If there’s one thing pretty much every fan of the New York Giants can agree upon, it’s that Saquon Barkley is a great football player. That’s a very good thing for the Giants because he is going to be carrying the bulk of the Giants’ offense for the foreseeable future. Much of the conversation around Barkley is centering on his ability to run the ball and the Giants’ apparent reorganization around the running game. What should probably be talked about more is his role in the passing game.
Barkley was one of the most productive receiving backs in the NFL in 2018, but what if he could have been used better?
Dan Pizzuta and I asked that question after Dan found that Barkley was the league’s most targeted receiving option in “garbage time” situations — but he also found that how the Giants used Barkley limited his ability to help the offense.
In the first part of the series that developed, Dan found that while Barkley did see more targets beyond the line of scrimmage in the second half of the season, his yards per target, expected points added (EPA), and positive play rate all dropped.
From there I zoomed in on the last four weeks of the 2018 season, charting each of Barkley’s 28 targets over that span. I found that of those 28 targets, only seven were really meaningful — that is, were designed in a way to put Barkley in position to take advantage of his rare athletic abilities and attack the defense. I also found that all of Barkley’s targets came when aligned as a running back and most (15 of 28) were either swing passes behind the line of scrimmage or flat routes run to the sideline, both of which limited ability to use his athleticism in space.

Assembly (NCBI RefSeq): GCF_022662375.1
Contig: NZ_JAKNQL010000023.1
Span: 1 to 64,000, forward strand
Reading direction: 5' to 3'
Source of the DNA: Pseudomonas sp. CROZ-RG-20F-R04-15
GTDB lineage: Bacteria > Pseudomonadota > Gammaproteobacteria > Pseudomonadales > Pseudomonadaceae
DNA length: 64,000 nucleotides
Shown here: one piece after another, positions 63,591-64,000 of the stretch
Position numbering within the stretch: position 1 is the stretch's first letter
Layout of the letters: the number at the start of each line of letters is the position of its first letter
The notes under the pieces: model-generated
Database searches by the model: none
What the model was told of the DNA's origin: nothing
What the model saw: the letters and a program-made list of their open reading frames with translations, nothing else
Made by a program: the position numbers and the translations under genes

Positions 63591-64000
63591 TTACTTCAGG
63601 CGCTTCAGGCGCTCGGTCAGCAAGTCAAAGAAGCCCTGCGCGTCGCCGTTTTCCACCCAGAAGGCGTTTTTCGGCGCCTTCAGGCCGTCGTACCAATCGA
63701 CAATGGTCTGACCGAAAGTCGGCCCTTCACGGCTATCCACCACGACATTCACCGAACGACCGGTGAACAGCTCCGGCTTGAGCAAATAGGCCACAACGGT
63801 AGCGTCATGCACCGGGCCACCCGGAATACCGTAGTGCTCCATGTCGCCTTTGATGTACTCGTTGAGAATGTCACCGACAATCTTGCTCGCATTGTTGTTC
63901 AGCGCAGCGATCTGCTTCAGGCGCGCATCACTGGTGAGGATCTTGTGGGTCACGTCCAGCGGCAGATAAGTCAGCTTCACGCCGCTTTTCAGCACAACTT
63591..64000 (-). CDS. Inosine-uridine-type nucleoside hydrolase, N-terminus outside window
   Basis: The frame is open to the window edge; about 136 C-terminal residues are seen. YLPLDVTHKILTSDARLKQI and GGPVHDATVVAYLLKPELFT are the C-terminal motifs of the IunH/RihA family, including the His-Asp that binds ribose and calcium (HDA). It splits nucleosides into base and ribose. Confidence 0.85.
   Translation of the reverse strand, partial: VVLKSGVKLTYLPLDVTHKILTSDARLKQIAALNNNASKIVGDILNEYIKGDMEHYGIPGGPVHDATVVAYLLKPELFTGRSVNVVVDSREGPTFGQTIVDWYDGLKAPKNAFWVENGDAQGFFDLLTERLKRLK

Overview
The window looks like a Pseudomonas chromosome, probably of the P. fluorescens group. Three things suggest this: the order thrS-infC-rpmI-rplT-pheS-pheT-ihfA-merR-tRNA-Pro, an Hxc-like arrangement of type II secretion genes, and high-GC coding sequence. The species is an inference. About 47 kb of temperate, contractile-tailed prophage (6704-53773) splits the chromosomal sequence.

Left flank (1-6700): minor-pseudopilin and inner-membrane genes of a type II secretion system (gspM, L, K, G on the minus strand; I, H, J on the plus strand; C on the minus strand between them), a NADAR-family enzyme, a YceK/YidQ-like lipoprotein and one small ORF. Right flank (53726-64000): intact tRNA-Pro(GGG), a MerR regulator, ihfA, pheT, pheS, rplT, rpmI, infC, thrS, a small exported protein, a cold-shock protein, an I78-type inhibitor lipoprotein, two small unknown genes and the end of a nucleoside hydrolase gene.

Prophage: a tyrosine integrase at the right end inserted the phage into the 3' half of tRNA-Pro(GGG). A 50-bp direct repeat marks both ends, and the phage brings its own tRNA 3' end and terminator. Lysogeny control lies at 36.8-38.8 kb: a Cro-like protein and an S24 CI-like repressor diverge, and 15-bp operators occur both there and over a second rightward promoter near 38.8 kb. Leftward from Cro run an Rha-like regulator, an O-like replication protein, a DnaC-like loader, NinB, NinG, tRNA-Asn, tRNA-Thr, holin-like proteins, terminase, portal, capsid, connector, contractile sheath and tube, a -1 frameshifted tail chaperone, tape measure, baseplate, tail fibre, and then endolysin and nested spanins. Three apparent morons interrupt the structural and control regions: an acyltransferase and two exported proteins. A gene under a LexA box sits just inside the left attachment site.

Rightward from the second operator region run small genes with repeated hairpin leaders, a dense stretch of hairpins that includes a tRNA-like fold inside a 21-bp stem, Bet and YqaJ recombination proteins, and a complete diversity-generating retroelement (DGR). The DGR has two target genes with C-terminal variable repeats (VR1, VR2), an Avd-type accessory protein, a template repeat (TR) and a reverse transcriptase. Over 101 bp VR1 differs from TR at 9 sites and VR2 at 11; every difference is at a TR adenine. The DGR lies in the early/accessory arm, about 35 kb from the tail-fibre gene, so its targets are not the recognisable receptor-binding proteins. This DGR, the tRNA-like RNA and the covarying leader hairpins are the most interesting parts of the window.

To finish our three-part look at how the Giants could use Barkley in the passing game, we’re now going to take a look at how some other offenses use running backs as receivers.
Sean Payton and the New Orleans Saints have pretty much set the gold standard for using a running back in the passing game — particularly over the last two years with Alvin Kamara. Payton has mastered using Kamara’s abilities as a receiver to manipulate the defense and create opportunities for his offense to exploit. The Saints run an offensive scheme which, while certainly different in execution from Pat Shurmur’s, isn’t dissimilar to the Giants’ in terms of influences. Sean Payton blends both West Coast and Air Coryell principles into an offense that can stress a defense in a variety of ways.
Shurmur has had similar influences as a coach. He grew up coaching under Andy Reid — probably the best “WCO” coach in the NFL — with the Philadelphia Eagles, and also coached under Norv Turner (who is the NFL’s leading “Air Coryell” disciple) at Minnesota, and brought in Mike Shula (who’s offense at Carolina was heavily influenced by Coryell) as his offensive coordinator.
Between Payton’s use of Kamara as a receiving weapon and the similarities in influences, it makes sense to look at one way how the Giants’ might improve Barkley’s usage.
As I did with Barkley, I charted all of Kamara’s targets over a four-game stretch — though this time I used the first four games of the season as Mark Ingram was suspended and Kamara was the Saints primary running back.
Several things quickly leap off the screen when focusing on how the Saints used Kamara as a receiving weapon. The first is just how involved he was as a receiver, being targeted 48 times in four games. Because of Drew Brees’ prolific passing stats, it’s easy to assume that the Saints are pass-happy and easily threw the ball more than the Giants. That assumption is a false one. Though the Giants were run-heavy at the beginning of games, they were tied with Kansas City for ninth in pass attempts on the season while New Orleans was 23rd in the league.